By Eliana Dockterman
October 4, 2014

The film version of Gone Girl, which hit theaters this weekend, follows the novel closely: both move at a breakneck speed and the plot twists are the same. (And yes, despite rumors to the contrary, the film does having the same ending as the novel.) But there are a few things that author Gillian Flynn altered as she wrote the screenplay version of her New York Times bestselling novel.

Here’s what changed:

(Warning: There are spoilers for both the book and film versions of Gone Girl ahead.)

1. The Eight-Month Gap

In Flynn’s original book version, after Amy and Nick meet for the first time, they don’t see each other for eight months until they meet again (seemingly randomly) on the street. This part is completely cut from the movie, as is the inside joke that reunites them: “Just one olive.” However, Flynn did add in a bit about Nick’s chin being untrustworthy, an inside joke the two share throughout the film.

2. The Proposal

In the movie, Nick proposes to Amy while at a book party for her parents’ latest Amazing Amy book. It’s a charming scene, but it’s not in the book. Though Diary Amy writes a good deal about her and Nick’s early relationship, she never writes about how Nick proposed to her. The movie does, however, skip Amy’s stories of taking care of Nick’s dying mother, of Nick skipping their anniversary to go to a strip club with laid-off coworkers and her suspicions of his cheating.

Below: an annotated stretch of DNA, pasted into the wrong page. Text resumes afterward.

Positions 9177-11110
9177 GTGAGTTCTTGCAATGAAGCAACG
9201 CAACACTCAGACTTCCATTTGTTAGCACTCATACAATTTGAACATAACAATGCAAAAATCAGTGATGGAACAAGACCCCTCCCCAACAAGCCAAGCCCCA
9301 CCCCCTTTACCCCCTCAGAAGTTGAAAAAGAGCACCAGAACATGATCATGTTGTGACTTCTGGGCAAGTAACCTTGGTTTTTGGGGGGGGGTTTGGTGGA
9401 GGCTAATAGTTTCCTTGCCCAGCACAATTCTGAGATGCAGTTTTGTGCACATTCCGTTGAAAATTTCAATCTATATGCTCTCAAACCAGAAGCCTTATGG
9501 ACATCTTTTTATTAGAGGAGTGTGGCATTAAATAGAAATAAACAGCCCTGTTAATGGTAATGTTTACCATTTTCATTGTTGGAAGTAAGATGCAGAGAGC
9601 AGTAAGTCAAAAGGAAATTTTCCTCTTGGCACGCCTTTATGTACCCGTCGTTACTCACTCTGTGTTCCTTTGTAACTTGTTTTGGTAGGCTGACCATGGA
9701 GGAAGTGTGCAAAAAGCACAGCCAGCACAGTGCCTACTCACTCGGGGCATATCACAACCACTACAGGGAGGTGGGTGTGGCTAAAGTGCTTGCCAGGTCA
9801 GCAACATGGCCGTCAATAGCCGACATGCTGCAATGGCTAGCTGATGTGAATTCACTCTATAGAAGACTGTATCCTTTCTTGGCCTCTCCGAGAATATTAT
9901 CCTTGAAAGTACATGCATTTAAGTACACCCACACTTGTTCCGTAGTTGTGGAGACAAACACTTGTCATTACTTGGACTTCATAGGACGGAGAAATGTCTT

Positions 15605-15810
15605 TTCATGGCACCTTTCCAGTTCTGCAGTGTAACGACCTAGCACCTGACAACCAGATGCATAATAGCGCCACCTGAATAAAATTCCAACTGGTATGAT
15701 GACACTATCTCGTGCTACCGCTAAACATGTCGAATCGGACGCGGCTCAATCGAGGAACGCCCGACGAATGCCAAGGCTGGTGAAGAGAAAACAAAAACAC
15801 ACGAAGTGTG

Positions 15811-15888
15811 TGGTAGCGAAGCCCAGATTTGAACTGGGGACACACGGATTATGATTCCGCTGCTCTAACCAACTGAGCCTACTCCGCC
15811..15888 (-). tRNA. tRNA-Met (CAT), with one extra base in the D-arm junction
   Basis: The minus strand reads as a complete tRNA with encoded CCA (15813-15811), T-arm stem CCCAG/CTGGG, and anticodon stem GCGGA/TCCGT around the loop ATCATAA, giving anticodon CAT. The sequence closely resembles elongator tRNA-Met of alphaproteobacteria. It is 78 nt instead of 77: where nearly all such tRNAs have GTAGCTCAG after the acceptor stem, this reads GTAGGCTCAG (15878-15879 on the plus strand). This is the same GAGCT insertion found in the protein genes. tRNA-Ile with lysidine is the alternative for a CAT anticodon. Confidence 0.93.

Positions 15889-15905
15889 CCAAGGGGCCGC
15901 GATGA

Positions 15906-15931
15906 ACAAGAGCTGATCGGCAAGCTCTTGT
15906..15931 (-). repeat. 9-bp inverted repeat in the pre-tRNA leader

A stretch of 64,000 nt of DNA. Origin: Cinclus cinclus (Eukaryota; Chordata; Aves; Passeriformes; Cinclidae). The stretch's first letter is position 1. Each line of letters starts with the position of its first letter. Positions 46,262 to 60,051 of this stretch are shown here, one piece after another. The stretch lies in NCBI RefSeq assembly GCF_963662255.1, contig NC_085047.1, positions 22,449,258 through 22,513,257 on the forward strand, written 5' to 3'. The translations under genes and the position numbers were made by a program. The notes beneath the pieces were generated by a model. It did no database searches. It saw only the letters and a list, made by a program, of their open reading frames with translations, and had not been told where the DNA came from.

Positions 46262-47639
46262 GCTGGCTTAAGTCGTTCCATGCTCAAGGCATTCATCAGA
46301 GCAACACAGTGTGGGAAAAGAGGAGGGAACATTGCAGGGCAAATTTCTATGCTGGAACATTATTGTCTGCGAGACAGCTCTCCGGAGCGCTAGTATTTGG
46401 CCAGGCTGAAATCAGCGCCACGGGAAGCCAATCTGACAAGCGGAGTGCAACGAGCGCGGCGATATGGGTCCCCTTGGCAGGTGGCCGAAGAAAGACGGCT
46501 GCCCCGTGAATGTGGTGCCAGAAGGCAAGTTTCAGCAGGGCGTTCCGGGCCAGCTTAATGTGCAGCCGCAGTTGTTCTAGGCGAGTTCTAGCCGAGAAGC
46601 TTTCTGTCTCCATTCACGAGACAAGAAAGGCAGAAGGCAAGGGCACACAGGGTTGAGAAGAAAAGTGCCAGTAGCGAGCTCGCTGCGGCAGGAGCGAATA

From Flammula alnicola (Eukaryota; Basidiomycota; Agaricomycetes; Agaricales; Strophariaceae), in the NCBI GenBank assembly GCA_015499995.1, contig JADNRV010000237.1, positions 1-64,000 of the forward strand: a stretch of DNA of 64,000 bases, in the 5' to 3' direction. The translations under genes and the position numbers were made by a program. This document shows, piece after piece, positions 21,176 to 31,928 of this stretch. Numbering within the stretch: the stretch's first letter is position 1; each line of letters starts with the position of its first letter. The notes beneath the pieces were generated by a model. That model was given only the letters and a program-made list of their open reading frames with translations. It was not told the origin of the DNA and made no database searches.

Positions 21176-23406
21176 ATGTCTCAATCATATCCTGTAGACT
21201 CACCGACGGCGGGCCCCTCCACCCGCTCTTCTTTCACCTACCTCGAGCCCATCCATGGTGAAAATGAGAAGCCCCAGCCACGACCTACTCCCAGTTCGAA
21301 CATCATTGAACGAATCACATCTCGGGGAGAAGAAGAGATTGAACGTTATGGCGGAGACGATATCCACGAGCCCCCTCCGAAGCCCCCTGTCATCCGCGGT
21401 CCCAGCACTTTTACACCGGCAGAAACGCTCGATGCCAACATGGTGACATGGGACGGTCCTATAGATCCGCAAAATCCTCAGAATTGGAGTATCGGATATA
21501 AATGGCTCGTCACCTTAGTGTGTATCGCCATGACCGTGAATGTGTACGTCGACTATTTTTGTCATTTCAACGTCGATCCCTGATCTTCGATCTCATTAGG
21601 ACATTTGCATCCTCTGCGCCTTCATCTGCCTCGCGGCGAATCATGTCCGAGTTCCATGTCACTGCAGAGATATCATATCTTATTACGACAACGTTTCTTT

3. The Mall Investigation

In the book, Nick, some friends and Amy’s father go to the abandoned mall with baseball bats to confront the out-of-work Blue Book Boys about Amy’s disappearance. It’s there that they learn Amy tried to buy a gun. In the movie, it’s the detectives who go to the mall and discover this crucial piece of information.

4. The Number of Clues

Nick only has to travel to three locations to find Amy’s anniversary clues in the movie: his office, his father’s house and the shed behind his sister Margo’s house. Director David Fincher and Flynn cut out a clue from the book that led Nick to Hannibal, Missouri (home of Mark Twain), a place he has visited with both Amy and his mistress Andie. The movie also skips Amy’s loving notes to Nick that make him fall back in love with her during the treasure hunt that say flattering things like “You are WITTY.”

5. Amy’s Fear of Blood

For a year before she fakes her death, Amy pretends to have a fear of blood–even pretending to pass out while watching her mother-in-law donate marrow–in order to throw the police off her trail when she spills her blood all over their floor. But that plot line is completely cut out of the movie. (The way she spills her blood in the movie, using an IV, is also much neater than in the book, where she simply takes a box cutter to her arm.)

6. Nick’s Father